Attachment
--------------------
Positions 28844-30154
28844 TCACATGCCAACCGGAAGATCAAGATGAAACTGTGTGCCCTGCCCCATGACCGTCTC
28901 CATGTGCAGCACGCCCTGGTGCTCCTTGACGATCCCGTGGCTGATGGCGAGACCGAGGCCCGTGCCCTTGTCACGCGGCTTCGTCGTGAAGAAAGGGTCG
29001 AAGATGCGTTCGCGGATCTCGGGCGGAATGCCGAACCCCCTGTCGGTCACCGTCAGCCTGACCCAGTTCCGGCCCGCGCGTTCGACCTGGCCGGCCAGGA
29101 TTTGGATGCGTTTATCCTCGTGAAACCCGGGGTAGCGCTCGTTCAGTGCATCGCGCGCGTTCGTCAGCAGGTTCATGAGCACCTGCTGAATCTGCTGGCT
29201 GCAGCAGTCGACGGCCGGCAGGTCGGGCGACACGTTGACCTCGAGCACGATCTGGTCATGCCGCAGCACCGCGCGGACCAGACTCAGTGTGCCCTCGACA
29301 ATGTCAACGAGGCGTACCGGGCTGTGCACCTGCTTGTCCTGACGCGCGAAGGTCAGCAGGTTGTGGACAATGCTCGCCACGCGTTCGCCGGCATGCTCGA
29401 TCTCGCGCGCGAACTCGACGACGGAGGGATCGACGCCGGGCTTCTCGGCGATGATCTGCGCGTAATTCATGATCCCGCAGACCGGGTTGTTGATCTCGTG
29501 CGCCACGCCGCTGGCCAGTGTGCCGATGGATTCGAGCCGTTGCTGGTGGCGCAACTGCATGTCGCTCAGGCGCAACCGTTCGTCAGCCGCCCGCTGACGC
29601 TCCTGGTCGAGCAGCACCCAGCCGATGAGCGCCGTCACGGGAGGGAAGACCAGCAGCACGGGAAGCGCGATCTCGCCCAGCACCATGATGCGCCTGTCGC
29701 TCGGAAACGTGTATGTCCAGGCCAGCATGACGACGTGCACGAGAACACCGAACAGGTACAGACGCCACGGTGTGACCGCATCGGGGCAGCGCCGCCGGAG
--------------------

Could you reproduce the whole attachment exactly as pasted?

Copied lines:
Positions 28844-30154
28844 TCACATGCCAACCGGAAGATCAAGATGAAACTGTGTGCCCTGCCCCATGACCGTCTC
28901 CATGTGCAGCACGCCCTGGTGCTCCTTGACGATCCCGTGGCTGATGGCGAGACCGAGGCCCGTGCCCTTGTCACGCGGCTTCGTCGTGAAGAAAGGGTCG
29001 AAGATGCGTTCGCGGATCTCGGGCGGAATGCCGAACCCCCTGTCGGTCACCGTCAGCCTGACCCAGTTCCGGCCCGCGCGTTCGACCTGGCCGGCCAGGA
29101 TTTGGATGCGTTTATCCTCGTGAAACCCGGGGTAGCGCTCGTTCAGTGCATCGCGCGCGTTCGTCAGCAGGTTCATGAGCACCTGCTGAATCTGCTGGCT
29201 GCAGCAGTCGACGGCCGGCAGGTCGGGCGACACGTTGACCTCGAGCACGATCTGGTCATGCCGCAGCACCGCGCGGACCAGACTCAGTGTGCCCTCGACA
29301 ATGTCAACGAGGCGTACCGGGCTGTGCACCTGCTTGTCCTGACGCGCGAAGGTCAGCAGGTTGTGGACAATGCTCGCCACGCGTTCGCCGGCATGCTCGA
29401 TCTCGCGCGCGAACTCGACGACGGAGGGATCGACGCCGGGCTTCTCGGCGATGATCTGCGCGTAATTCATGATCCCGCAGACCGGGTTGTTGATCTCGTG
29501 CGCCACGCCGCTGGCCAGTGTGCCGATGGATTCGAGCCGTTGCTGGTGGCGCAACTGCATGTCGCTCAGGCGCAACCGTTCGTCAGCCGCCCGCTGACGC
29601 TCCTGGTCGAGCAGCACCCAGCCGATGAGCGCCGTCACGGGAGGGAAGACCAGCAGCACGGGAAGCGCGATCTCGCCCAGCACCATGATGCGCCTGTCGC
29701 TCGGAAACGTGTATGTCCAGGCCAGCATGACGACGTGCACGAGAACACCGAACAGGTACAGACGCCACGGTGTGACCGCATCGGGGCAGCGCCGCCGGAG